Extend the Power-Supply wire from the original Router-Wall-Wort by about ~10 or ~12 feet.
Then place your Router on top of the piece of Plywood, and you're in business.

I created this exact setup as a supposed "temporary-fix",
but wound-up using it as described for about ~2.5-years without a problem.
This was in Florida, about ~20 years ago, where it rains every day during the Summer,
using a Linksis-WRT54G-Router with the factory installed Antennas.
.
.
.
 

bassbindevil

Joined Jan 23, 2014
558
I'd guess that if the board has a socket for an external antenna, then it's capable of using one. But if you can settle for wireless-G speeds, the classic Linksys WRT54G routers usually have removable antennae, and can be flashed with better firmware like OpenWRT or Tomato which can be configured as a wifi extender or repeater and stuff. Hardware versions higher than 4 have less flash memory so can only run "lite" versions of aftermarket firmware. Or look for the WRT54GL (L for Linux) version which was explicitly sold as being compatible with aftermarket firmware. The last two I picked up both had issues with the power socket on the router, possibly due to corrosion or tarnishing; twisting the center pin with needlenose pliers fixed that.
There's a book: "WRT54G Ultimate Hacking" which can be found online.
 

Thread Starter

Johnnyb60

Joined Sep 6, 2013
36
I'd guess that if the board has a socket for an external antenna, then it's capable of using one. But if you can settle for wireless-G speeds, the classic Linksys WRT54G routers usually have removable antennae, and can be flashed with better firmware like OpenWRT or Tomato which can be configured as a wifi extender or repeater and stuff. Hardware versions higher than 4 have less flash memory so can only run "lite" versions of aftermarket firmware. Or look for the WRT54GL (L for Linux) version which was explicitly sold as being compatible with aftermarket firmware. The last two I picked up both had issues with the power socket on the router, possibly due to corrosion or tarnishing; twisting the center pin with needlenose pliers fixed that.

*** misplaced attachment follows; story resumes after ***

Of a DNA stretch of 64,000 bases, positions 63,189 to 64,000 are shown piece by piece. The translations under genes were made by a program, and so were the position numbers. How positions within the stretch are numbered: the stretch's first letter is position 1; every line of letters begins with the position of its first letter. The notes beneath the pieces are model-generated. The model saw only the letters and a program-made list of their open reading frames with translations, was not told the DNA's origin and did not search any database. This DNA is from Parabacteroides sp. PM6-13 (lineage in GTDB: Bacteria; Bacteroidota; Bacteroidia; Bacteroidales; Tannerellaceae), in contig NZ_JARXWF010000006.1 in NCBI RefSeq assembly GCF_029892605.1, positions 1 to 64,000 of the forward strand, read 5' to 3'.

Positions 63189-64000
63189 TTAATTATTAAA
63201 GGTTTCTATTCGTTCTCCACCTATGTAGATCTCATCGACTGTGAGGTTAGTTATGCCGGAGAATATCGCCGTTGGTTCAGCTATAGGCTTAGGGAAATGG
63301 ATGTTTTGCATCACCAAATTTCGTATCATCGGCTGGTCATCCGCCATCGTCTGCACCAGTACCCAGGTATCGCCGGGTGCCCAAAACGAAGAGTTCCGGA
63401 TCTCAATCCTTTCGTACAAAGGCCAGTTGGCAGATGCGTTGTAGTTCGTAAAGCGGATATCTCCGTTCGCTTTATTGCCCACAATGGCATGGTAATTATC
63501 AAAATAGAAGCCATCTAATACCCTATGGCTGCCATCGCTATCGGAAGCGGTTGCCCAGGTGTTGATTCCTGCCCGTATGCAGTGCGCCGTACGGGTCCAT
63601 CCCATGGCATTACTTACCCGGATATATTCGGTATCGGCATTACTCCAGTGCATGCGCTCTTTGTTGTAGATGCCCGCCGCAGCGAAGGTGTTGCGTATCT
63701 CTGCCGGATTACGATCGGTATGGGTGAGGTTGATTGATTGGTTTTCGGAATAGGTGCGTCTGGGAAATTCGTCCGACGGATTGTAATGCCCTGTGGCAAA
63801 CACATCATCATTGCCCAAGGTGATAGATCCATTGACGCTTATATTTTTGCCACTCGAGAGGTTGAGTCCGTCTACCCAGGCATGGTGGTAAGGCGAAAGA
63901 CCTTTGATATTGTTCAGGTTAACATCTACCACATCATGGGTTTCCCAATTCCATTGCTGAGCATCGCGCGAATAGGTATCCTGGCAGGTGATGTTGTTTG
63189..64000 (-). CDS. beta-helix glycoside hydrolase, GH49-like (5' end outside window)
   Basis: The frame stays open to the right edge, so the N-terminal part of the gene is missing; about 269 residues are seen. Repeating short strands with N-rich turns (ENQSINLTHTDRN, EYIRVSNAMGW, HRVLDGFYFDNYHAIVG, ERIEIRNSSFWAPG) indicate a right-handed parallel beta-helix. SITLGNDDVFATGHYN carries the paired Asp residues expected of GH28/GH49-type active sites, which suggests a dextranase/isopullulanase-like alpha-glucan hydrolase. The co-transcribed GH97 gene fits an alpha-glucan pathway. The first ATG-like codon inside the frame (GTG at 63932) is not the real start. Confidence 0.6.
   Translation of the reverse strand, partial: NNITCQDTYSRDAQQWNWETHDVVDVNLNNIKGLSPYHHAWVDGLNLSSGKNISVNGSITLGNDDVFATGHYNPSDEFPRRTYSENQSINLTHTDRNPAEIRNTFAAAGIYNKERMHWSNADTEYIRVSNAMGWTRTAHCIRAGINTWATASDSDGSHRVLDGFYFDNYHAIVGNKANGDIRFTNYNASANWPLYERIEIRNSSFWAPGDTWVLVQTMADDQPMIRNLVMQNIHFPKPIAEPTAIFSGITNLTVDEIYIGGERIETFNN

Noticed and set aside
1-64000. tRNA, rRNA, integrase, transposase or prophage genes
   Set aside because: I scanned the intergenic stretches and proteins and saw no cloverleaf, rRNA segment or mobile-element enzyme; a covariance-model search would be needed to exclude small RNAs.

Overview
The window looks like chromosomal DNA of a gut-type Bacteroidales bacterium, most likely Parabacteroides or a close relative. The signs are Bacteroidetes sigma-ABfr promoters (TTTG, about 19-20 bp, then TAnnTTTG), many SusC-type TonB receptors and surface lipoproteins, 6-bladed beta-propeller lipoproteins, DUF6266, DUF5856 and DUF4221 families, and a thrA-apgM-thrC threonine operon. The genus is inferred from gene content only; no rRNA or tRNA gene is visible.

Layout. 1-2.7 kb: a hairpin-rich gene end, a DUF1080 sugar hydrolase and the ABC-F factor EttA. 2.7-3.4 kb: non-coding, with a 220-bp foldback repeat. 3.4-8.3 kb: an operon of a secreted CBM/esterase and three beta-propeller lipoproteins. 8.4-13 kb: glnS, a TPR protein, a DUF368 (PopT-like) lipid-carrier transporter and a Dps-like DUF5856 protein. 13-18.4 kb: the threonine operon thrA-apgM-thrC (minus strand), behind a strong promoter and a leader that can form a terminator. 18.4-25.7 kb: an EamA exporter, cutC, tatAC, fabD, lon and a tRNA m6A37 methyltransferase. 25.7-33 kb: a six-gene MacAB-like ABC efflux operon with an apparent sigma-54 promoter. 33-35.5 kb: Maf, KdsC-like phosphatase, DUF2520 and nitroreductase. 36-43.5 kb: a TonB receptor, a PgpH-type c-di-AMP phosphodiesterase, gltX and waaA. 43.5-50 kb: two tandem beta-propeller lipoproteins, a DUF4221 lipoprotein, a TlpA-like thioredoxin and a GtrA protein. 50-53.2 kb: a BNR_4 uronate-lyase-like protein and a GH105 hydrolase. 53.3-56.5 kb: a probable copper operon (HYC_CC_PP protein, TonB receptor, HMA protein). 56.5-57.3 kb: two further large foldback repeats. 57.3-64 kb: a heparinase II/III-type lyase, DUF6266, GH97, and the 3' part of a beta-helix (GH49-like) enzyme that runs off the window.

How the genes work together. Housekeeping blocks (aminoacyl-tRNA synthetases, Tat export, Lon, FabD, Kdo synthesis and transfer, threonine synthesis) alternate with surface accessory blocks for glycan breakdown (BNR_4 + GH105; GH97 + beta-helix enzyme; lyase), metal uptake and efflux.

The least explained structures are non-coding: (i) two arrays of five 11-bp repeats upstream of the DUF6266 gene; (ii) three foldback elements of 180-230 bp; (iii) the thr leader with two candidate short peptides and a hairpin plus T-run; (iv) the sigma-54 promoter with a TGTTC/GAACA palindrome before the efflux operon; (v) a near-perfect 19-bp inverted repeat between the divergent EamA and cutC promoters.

There's a book: "WRT54G Ultimate Hacking" which can be found online.
I have a Linksys WRT54G router as well as an old ASUS WiFi Router with 2 antennas packed away in a large box along with multiple desktop computer network cards, but I can't find it. I moved a few years ago and there are lots of boxes that I haven't unpacked yet. They are stored in another uninsulated steel container and I wanted to wait until it cools down a bit before going through that thing.
 

bassbindevil

Joined Jan 23, 2014
558
If you want something that just works, there are white plastic things from TP-Link like the CPE210, 510, and CPE710. They get power over an ethernet cable from a power supply box mounted indoors (which is where you'd plug in your computer, or a Wifi router configured as an Access Point). Range on the 710 seems like overkill, but you can always turn down the transmit power if it cooks your house pets. The models 210 and 510 are end-of-lifed but still seem to be available and cheaper: https://www.amazon.com/TP-Link-CPE210-300Mbps-dual-polarized-directional/dp/B00P4JKQGK

And maybe I should mention powerline networking, which could work if your shop isn't on a separate meter from the house.
 
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Thread Starter

Johnnyb60

Joined Sep 6, 2013
36
If you want something that just works, there are white plastic things from TP-Link like the CPE210, 510, and CPE710. They get power over an ethernet cable from a power supply box mounted indoors (which is where you'd plug in your computer, or a Wifi router configured as an Access Point). Range on the 710 seems like overkill, but you can always turn down the transmit power if it cooks your house pets. The models 210 and 510 are end-of-lifed but still seem to be available and cheaper: https://www.amazon.com/TP-Link-CPE210-300Mbps-dual-polarized-directional/dp/B00P4JKQGK

And maybe I should mention powerline networking, which could work if your shop isn't on a separate meter from the house.
Thanks, I wish I would have seen this before buying that other antenna. it would have made it so much easier
 

Thread Starter

Johnnyb60

Joined Sep 6, 2013
36
I don't know what to do now. I can either return the antenna I already bought or buy another router for around the same price. I remembered while looking for my extra routers that I gave them away before moving.

I guess I'll also have to bridge it to my existing router to get internet so I'll need to look into that as well.